The recently created home affairs department, headed by Peter Dutton, is a behemoth that its critics fear will compromise civil liberties.
But Dutton argues there is no basis for such concerns. “There are no greater laws or arrest powers that have been introduced or a lessening of protections that have been provided for under this new arrangement,” he tells The Conversation.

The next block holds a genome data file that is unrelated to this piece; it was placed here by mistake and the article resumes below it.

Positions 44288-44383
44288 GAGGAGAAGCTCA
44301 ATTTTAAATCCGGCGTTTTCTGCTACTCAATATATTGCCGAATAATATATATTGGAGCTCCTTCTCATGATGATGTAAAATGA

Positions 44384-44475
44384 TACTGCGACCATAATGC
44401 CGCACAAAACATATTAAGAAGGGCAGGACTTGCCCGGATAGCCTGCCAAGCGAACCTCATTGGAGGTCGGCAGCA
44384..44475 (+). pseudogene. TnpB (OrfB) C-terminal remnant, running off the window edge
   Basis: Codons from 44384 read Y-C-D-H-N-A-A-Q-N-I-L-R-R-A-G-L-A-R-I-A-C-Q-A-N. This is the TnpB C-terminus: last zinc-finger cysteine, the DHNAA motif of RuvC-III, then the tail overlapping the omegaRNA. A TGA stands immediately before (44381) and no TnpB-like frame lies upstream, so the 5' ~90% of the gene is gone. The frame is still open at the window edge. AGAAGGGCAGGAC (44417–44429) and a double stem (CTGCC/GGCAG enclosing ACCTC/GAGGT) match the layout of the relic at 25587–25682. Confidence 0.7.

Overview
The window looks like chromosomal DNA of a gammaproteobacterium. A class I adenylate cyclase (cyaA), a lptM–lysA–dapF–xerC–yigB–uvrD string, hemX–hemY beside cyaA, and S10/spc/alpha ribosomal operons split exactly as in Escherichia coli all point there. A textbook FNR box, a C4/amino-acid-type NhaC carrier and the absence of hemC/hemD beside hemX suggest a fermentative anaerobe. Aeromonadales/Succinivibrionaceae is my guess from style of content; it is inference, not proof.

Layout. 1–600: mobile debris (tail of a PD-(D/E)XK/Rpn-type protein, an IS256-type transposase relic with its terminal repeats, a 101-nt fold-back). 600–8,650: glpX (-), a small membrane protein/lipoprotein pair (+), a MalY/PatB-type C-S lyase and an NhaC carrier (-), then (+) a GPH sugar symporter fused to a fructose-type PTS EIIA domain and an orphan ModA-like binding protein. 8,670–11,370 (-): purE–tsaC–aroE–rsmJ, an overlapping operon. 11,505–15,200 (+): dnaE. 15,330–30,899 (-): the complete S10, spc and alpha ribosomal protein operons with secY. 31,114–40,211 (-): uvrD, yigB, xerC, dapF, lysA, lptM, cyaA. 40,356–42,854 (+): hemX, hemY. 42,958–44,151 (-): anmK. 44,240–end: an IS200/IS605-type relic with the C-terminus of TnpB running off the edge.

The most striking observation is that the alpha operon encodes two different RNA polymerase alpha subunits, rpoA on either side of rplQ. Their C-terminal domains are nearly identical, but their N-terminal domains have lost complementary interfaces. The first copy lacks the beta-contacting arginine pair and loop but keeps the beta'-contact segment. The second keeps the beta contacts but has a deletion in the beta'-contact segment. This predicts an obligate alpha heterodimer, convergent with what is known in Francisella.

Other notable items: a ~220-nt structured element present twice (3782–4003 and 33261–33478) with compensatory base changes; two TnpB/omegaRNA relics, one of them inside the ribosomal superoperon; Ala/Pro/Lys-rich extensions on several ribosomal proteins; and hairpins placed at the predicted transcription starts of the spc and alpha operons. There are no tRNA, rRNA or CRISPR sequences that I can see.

On the growing area of cybersecurity, Dutton says there is a need to “get the balance right” between protection and privacy.
In an interview that canvasses the immigration debate sparked by Tony Abbott and the changing face of a department once focused on nation-building to one prioritising national security, Dutton also defends the time taken for the investigation into Border Force Commissioner Roman Quaedvlieg, who has been on paid leave for nine months. “I’m certain of the fact that this has been dealt with in the most expeditious way possible,” he says.